The Apple Butter Gang strikes again!
They've laid low for the last 18 years.
But somebody in the George family got a hankerin' for homemade apple butter and Dolores and Rodney George of Forest Inn put the word out to the rest of the gang that they were setting aside the weekend of Oct. 9 and 10 to make the delicious Pennsylvania Dutch favorite.
Clair and Margaret George, married 63 years, presided over the whole process.
"This is only the third time I helped make apple butter. The first time was in 1966. The second time was in 1992. We're making it now because we're hungry for it," says Margaret, 81.
"And homemade tastes much better than store-bought," adds son, Rodney.
"And it's a chance for the family to get together. It's become a tradition now and we'd like to keep it going," says his wife, Dolores.
Rodney purchased eight bushels of apples, a mix of Fallawalters, Winesap and Golden Delicious.
Early Saturday morning, there's a fight to see who gets to use the two antique peelers, dated 1878 which have been in the family for generations. The littlest members of the gang love this job because it's something they can do, with the help of an adult to put the apples on the peeler. An apple is peeled in less than 10 seconds.
The next step is coring the apples.
"Thanks to Pampered Chef's apple corers, they make the job go a lot faster," says Dolores.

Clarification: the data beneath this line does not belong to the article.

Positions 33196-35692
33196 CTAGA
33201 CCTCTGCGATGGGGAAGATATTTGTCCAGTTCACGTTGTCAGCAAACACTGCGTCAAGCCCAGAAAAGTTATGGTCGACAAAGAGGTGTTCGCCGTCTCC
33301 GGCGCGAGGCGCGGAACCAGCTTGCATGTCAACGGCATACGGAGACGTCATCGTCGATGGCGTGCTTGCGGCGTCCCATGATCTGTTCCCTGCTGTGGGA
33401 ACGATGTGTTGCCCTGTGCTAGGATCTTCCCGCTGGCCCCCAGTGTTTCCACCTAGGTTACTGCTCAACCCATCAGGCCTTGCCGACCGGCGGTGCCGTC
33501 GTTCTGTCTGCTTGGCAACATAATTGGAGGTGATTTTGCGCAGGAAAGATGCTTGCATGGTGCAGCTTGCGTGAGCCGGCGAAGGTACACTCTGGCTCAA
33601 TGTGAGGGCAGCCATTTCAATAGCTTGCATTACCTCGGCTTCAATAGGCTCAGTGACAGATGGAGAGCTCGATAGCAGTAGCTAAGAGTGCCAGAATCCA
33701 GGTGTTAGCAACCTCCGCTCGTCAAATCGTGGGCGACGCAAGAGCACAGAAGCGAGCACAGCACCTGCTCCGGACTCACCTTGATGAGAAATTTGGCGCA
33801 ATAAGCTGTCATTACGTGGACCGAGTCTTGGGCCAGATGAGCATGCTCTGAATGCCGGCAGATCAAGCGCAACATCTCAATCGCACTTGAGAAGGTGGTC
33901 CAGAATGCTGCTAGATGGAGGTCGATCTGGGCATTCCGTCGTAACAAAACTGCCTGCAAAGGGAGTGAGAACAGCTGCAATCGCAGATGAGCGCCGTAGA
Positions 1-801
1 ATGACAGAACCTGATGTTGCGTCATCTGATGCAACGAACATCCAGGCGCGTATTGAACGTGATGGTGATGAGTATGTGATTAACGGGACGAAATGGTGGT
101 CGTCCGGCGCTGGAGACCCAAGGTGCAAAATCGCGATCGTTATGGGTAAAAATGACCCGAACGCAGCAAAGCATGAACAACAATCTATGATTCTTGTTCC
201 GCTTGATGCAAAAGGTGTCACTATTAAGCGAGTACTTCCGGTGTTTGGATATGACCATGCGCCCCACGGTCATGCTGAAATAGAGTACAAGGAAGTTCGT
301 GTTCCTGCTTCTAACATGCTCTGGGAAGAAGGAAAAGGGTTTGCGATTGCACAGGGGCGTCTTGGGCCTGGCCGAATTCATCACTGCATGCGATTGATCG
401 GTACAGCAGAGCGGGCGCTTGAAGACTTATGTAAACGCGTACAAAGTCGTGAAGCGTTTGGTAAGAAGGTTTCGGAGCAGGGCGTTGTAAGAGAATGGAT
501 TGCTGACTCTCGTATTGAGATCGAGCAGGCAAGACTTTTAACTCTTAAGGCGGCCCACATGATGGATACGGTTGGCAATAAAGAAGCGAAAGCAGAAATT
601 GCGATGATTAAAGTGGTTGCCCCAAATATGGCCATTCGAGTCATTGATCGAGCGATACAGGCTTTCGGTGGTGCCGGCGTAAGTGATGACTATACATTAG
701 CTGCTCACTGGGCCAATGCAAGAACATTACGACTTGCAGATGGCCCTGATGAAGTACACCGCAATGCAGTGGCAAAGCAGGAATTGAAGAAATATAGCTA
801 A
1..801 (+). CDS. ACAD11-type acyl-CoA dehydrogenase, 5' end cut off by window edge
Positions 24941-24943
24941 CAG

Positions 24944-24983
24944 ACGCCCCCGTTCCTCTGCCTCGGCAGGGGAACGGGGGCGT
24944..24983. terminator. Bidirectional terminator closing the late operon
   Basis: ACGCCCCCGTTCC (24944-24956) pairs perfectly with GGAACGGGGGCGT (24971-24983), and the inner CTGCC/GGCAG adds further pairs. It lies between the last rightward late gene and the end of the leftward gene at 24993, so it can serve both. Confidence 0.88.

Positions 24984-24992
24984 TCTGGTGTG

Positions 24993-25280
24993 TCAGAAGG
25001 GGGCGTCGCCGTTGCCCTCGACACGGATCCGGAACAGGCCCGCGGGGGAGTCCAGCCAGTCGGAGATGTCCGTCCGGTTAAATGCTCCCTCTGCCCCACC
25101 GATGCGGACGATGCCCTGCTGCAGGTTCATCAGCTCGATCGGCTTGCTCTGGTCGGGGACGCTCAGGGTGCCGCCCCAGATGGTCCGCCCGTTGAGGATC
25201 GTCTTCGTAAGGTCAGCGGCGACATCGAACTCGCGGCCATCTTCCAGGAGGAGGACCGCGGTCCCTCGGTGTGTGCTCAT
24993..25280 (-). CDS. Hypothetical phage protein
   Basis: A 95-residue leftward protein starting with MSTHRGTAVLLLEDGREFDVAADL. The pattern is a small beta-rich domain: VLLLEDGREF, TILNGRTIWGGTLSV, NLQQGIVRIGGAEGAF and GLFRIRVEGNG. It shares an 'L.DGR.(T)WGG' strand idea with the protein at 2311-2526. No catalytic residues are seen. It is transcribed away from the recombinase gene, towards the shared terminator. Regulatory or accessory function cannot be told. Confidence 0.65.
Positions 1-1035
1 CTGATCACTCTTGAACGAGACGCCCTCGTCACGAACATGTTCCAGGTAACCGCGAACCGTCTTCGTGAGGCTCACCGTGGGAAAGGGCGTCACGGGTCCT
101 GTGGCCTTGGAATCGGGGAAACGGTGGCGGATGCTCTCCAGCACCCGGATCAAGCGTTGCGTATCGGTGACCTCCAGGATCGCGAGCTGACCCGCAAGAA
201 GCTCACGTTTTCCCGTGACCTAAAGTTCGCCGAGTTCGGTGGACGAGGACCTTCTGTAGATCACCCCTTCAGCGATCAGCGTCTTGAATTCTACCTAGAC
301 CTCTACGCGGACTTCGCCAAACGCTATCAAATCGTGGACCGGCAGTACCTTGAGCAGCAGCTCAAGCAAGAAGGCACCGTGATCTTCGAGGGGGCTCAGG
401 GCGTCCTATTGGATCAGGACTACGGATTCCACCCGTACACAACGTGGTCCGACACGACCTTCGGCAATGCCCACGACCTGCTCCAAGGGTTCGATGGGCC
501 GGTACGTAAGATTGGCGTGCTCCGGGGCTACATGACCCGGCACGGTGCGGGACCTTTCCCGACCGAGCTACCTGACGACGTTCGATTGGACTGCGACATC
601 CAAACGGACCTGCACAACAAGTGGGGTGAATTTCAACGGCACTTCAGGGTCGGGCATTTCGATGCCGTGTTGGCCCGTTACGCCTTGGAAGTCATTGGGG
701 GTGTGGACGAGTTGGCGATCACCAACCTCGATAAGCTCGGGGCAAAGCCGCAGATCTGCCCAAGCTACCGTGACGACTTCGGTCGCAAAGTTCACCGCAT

Her sister-in-law, Linda George Everett, Amy (Clair and Margaret's granddaughter) and her husband, John Kline, are making short work of the growing piles of peeled apples.
The cored apples are gone over to remove any bad spots and cores that were left, by Clair's 93-year-old sister, Irene Beers of Trachsville, her daughter, Diane Beers Green of Walnutport, and daughter-in-law, Mary Beth Beers of Forest Inn, Dolores, Margaret and her daughter, Virgie George Behler.
"There can't be any bruising on them before they're cooked," says Virgie.
The apple slices are then put in a bucket. It has been determined that 17 buckets fill one large container. They take a slice of apple and place it in a tin pie pan for every bucket they fill. It's their way of keeping count. Then the apples are placed in the cooler.
As members of the extended George family and friends work, the newly built butcher shed is filled with happy chatter and the heavenly smell of apples.
Conversations vary from trading recipes, where to go for a good steak sandwich to the latest news in their families. Inevitably, memories are shared about their growing up years on the farm, especially about butchering. Which they still do.
"You can't beat homemade scrapple, liver pudding, fresh and smoked sausage, smoked hams and bacon," says Rodney.
"We ate everything but the squeal," laughs Virgie.
"Do you remember how we use to make our own lye soap?" says Margaret.
"Yah. It was good for poison," adds Clair, 85.
"This is what I like," says his granddaughter, Amy. "I love the history. I like learning about the generations and hearing the stories of the family."
She adds, "It's about good times. It's important for our kids to see what's involved. I want to keep these family traditions alive."